“Often in historic preservation you’re trying to fit in modern conveniences, but here we’re not trying to do any of that,” Mr. Moore said.
Once restoration begins, the house will be covered with a free-span agricultural building to strip the exterior. A product called Bora Care will be applied to all exposed surfaces to protect the building from termites. The house will then be lifted onto pedestals and the basement excavated. A rat slab will be poured underneath, new exterior surfaces will be applied and chimneys will be rebuilt.
Mr. Moore is considering building a lime kiln and holding a 24-hour burn to make plaster from shells collected at Quansoo. A sample has been sent off for testing to get the correct balance between lime and acid to match the original plaster formula. Rotted oak sills will be replaced using trees from Sheriff’s Meadow properties; a logging job is slated for sometime this winter, Mr. Moore said.
The first floor has several sitting rooms and a small buttery was where a canned jar of tomatoes were found during a tour. In the borning room (a small room found in old houses adjacent to the warm kitchen or keeping room, where babies were born), drawings of tall ships are still visible on the wall.
“Maybe that’s a youngster here who saw a ship sailing by on the beach or his dad was the captain of a ship,” Mr. Moore suggested.
The foundation is also examining delicate wallpapers around the house. Mr. Moore said the wallpaper may have come from overseas with former owner Samuel Hancock’s wife, Francis Townsend.
The 17th century portion of the house is 20 by 27 feet. The wood paneling has been stripped away to show the wattle and daub construction technique of Quansoo clay and straw packed into the rungs of the Cape style house. Chamfering, a distinct 17th century decorative technique of exposed post and beams, is also seen in the sloping ceilings.
“You have mud right from Quansoo that could be 300 years old,” Mr. Moore said.
Before heading up to the attic, Mr. Moore stopped at an old door that still had it’s wooden hardware intact. “It shows how precious iron was at the time, and look how well it works,” Mr. Moore said, turning the latch up and down.
Moving upstairs to the attic, Mr. Moore passed by signatures of previous homeowners — Hancock, Mitchell — and drawings made with a compass. Mr. Cooper, the contractor, had just popped up one of the floor boards to reveal 17th century whitewash below.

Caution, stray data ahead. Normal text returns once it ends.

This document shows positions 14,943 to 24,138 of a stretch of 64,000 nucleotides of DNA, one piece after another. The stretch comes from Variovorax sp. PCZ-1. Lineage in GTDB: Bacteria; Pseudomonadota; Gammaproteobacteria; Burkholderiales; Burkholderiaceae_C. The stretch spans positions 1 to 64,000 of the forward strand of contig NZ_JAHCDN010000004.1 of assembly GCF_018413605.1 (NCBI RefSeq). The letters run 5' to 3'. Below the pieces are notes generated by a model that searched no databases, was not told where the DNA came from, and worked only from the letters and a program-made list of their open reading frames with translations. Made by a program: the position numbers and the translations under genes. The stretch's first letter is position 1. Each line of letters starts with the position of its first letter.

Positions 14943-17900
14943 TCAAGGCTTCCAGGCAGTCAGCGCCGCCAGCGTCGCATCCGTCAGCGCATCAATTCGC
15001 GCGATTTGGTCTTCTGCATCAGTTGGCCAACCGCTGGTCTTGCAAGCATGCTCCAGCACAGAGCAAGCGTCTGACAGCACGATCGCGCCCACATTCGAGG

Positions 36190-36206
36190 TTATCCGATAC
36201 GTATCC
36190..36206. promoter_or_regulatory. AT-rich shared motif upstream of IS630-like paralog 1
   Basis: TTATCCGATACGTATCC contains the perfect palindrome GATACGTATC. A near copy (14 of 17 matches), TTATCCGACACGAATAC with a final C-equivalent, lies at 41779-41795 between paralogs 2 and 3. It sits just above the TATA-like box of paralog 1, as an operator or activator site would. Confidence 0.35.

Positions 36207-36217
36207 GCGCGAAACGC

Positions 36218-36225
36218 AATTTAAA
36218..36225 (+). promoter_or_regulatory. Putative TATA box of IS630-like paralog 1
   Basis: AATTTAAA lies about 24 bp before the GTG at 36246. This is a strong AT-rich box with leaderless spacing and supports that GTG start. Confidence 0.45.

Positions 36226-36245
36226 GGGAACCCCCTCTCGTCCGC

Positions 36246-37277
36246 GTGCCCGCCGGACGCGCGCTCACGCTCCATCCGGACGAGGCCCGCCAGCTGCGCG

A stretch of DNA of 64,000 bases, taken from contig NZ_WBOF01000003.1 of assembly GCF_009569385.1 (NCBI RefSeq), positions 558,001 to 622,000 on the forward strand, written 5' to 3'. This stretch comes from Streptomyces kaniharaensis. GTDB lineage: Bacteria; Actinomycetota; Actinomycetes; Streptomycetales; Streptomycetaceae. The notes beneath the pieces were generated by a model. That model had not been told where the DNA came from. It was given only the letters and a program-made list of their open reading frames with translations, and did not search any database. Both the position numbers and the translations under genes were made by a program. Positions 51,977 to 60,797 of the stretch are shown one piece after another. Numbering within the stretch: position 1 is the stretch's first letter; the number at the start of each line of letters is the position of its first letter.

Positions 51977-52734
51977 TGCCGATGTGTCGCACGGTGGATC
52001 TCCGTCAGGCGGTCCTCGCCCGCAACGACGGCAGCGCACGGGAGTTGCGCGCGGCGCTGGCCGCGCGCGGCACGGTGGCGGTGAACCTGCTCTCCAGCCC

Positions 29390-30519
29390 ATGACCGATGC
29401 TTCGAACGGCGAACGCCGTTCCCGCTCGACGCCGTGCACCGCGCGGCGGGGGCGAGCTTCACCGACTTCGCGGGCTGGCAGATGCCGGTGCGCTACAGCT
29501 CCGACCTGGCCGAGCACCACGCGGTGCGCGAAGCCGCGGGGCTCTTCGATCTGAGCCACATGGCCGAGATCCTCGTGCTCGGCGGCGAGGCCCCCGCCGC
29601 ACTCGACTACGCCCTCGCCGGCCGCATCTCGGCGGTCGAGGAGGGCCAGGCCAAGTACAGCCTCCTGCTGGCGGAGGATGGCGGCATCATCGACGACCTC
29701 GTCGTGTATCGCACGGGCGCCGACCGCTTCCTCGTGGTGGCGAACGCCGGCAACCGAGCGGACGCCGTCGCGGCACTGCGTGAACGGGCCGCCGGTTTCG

“It’s continuous,” he told Mr. Moore.
“You’re kidding!” Mr. Moore exclaimed.
“There was a theory that perhaps this line indicated it was the end of a much earlier house with a steeper roof here, so this timber is a front-to-back girt, 27 feet long and goes all the way in one piece, and then the base of the rafters from this beautiful triangle,” Mr. Cooper said. “It’s very solid and a great way to build, which is why they lasted through all of the hurricanes.” He continued:
“The theory I’ve heard is this is a takeoff of an old style for thatch. What struck me was that 50 or 60 years after the house was built, someone decided to copy the methodology. You can see they overlap,” he said pointing to the older and newer sides of the house. “That’s unusual.”
He surmised that the continuous building technique can be attributed to a grandfather’s original design that was copied by a grandson’s construction. Other oddities included five hand-cut floor boards, a rarity in the 17th century when many builders had already turned to sawmills.
“In those days you knew who sawed the wood, who made the nail and you had a pretty good idea about where the glass was made,” Mr. Cooper said.
All the nails in the house are wrought iron and were harvested from ore, “a very tedious process,” Mr. Cooper said. But 250 years later, the nails are still perfect. The charcoal from the fire would become imbued in the core and make the iron stronger. Mr. Cooper will reuse nails during the restoration where possible.
“That’s why a half mile from the saltwater these nails are still functional,” he said. “As people would move west they would burn down the house and take the nails with them.”
Mr. Moore said he looks forward to sharing all the stories with the next generation of Vineyarders. He recalled a recent school trip to the house with students from the Chilmark School.
“The nicest thing we’ll get to do with this house is the educational elements to it because the children grasp all of it,” he said. “They noticed the ship drawings in the wall and that the house is built of mud — I think it gives you a unique connection with the land.”